You might think that knowing who wrote a research paper would be simple. It isn’t.
Why does it matter who wrote a paper? I immediately think of recognition, credit (or criticism!) and to read more from the same author. Perhaps we want to contact the author for collaboration or consultancy or to link them to a university.
Just look at the paper?
Looking at the manuscript of a paper there will be a name but many humans have the same names. The practice of using last name and initials makes a clash even more likely.
People use multiple forms of the same name, for example forenames, initials or some selection and combination of them.
People change name for many reasons including marriage and to fit their gender better.
I spotted an ad go by for someone to work at CERN full time on this very problem. Particle physics papers can have many authors, a thousand wouldn’t be unusual, so they have particular need.
Look at the journal?
Some journals or publishers make names into links so you can find more from the same person and perhaps read a biography. However, this is unlikely to work across journals or publishers and might be behind a paywall.
Use your CRIS?
Many places have a Current Research Information System, sort of an internal online C.V. / resume and database of research. We use one. However, they may be limited to internal use, any identifiers such as employee numbers or email addresses might be slightly sensitive and people change institutions.
What about researcher ids?
By specialist service
You can set a researcher identifier (just a string or number which is unique for each person) on Scopus, Web of Science, Google Scholar and the like. These can be useful. However, there are several services, indexing services don’t index every journal and the different identifiers don’t necessarily interoperate. Also, what is their long term sustainability and who decides what services to provide and for how long?
Researchers attached to some countries or funders could also be given identifiers by them. However, these may not interoperate internationally or across other funders or for unfunded research. Also, it is yet another thing to be administered.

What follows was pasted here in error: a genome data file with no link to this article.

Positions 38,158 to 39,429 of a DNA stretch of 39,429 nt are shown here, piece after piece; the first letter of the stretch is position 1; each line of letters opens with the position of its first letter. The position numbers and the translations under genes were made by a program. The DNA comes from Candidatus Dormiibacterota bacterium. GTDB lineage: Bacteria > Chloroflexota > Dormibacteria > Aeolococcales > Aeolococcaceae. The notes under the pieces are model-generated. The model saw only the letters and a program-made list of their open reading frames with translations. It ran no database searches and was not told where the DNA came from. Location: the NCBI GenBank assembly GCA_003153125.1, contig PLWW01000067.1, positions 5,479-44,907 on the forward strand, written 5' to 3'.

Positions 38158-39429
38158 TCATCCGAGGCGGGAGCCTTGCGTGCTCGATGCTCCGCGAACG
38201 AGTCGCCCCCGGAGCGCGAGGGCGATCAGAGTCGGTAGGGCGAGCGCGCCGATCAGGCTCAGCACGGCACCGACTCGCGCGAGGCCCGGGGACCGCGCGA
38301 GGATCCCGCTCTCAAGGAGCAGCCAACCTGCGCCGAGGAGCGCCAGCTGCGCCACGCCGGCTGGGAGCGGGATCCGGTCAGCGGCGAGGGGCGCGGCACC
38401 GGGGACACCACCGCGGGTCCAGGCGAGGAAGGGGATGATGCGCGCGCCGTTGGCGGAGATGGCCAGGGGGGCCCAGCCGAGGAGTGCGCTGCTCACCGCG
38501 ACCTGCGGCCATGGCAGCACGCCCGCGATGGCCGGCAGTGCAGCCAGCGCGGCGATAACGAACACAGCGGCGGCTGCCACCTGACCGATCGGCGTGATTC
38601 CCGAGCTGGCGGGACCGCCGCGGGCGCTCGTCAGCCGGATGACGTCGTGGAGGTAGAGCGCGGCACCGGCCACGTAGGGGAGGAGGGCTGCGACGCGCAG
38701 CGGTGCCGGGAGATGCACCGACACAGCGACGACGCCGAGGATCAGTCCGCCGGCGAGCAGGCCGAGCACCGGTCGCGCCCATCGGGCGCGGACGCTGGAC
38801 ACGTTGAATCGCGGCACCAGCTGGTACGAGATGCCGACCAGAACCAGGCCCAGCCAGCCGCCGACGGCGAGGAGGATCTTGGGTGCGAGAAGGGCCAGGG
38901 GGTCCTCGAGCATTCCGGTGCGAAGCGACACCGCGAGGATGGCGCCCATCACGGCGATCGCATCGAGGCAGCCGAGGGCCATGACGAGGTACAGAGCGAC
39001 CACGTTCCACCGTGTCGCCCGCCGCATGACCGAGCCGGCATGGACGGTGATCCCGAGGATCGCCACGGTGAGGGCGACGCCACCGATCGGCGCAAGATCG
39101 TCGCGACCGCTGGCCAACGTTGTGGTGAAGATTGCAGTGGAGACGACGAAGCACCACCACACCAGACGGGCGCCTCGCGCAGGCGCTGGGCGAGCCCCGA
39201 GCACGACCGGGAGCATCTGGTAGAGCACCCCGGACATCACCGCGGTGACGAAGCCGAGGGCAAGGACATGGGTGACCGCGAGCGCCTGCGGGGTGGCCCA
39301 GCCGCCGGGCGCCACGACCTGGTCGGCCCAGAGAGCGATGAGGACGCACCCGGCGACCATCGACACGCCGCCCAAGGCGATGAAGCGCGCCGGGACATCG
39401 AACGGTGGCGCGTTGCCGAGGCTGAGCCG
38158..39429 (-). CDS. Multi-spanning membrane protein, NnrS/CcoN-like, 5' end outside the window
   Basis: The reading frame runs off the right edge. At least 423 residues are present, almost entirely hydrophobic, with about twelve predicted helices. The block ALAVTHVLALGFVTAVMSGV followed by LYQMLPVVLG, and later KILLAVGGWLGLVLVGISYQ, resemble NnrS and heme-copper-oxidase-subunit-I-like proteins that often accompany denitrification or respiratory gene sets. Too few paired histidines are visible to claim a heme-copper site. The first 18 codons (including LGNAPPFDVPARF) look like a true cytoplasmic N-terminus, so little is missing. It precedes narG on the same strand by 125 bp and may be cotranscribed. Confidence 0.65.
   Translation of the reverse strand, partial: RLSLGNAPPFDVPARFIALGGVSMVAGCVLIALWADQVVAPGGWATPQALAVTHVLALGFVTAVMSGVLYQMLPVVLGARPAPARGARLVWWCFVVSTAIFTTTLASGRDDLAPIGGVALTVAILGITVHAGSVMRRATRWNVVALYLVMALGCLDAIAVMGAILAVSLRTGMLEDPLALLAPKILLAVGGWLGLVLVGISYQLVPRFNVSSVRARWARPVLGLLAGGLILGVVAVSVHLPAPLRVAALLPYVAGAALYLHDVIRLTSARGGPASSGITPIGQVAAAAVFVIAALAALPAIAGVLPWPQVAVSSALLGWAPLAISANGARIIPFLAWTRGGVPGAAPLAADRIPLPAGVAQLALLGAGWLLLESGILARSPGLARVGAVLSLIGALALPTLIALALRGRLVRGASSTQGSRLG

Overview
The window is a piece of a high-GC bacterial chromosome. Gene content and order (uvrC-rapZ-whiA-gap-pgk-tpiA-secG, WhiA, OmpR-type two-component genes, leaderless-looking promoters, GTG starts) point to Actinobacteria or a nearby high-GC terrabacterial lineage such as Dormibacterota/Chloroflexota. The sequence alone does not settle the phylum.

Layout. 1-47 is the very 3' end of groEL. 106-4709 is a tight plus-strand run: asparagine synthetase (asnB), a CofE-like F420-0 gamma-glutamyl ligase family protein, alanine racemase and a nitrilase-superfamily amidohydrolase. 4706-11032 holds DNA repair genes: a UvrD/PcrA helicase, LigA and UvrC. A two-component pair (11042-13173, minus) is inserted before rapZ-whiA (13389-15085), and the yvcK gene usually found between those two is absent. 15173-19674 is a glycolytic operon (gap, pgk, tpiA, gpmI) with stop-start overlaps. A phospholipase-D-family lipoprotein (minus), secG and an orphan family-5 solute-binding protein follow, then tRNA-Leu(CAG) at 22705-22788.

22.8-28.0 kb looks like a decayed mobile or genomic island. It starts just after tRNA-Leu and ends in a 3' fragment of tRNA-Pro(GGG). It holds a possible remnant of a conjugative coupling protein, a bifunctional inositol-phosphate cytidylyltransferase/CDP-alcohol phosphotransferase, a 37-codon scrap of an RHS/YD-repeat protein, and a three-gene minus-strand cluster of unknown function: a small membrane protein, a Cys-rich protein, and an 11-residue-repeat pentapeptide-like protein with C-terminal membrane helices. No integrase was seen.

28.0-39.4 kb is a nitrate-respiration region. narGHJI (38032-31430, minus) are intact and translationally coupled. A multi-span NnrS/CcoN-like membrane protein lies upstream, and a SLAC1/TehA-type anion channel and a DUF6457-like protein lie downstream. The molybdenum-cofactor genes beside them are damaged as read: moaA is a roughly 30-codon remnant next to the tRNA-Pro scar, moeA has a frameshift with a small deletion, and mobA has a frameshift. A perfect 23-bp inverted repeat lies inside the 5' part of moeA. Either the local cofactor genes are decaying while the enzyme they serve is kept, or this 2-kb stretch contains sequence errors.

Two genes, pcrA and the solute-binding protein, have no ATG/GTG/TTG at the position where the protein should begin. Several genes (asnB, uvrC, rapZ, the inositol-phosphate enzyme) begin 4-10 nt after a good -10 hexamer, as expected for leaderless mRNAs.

Personal identifiers – ORCID®
There are a few ways of giving researchers an unique identifier including the indexing services above.
One way is an International Standard Name Identifier (ISNI) (ISO 27729) which can be assigned to others including deceased authors.
Another which I want to concentrate on is the Open Researcher & Contributor ID (ORCID ®).
ORCID can be thought of as two things: an unique identifier and a set of tools and services that researchers can use with their identifier. The ORCID organisation is international and set up to be independent and sustained.
Philosophically, a researcher gets their ORCID id (free) rather than it being offered or imposed by their employer or funder. (Though having one might become required and others might help encourage researchers to get one or hand one to them.)
If I get an ORCID id I keep that for life regardless of where I work or what I might call myself.
I might also use the ORCID services to keep track of all of my publications and tell others about them, or I might use a different service to do that or I might use several services at once.
Tattoos and claims
So, problem solved? Not quite. If and when people put their ORCID id on their papers or publishers ask for them and put them in the bibliographic metadata for manuscripts then we will be able to link a paper to the author. I look forward to that day.
Will publishers do that? I hope so. It isn’t the case yet and older papers don’t have researcher ids attached.
In the meantime, we still need authors to tell us which paper is theirs as they do in our CRIS now. We might be able to suggest matches based on heuristics but authors know for sure and we don’t want to move from uncertainly to disinformation by claiming a solid link between paper and author which is inaccurate.
Just linking to an ORCID id will allow us to know what other papers someone has written but if their ORCID account is but a stub and they don’t publicise their id elsewhere we still won’t know anything about the author. A colleague joked about people having ORCID ids tattooed to show them off! It does make a point about ids being long-term and linked to bibliographic information.
I think we have a bit of a chicken and egg situation in that more people will use ORCID when ORCID is more useful because it is more widely used. We can help get that process accelerated and funders are starting to suggest or require ORCID ids too.
I think being able to link a paper to an author just once, ideally at publication, will be really useful and save a lot of work and fragmentation of research.
I think a stable free service has big advantages and I can’t see much disadvantage apart from the few seconds to set up an ORCID id and the effort to link a paper to an id once.
Next we need to embed ORCID in our CRIS and institutional repository and start explaining to researchers what it is and how it will be useful to them.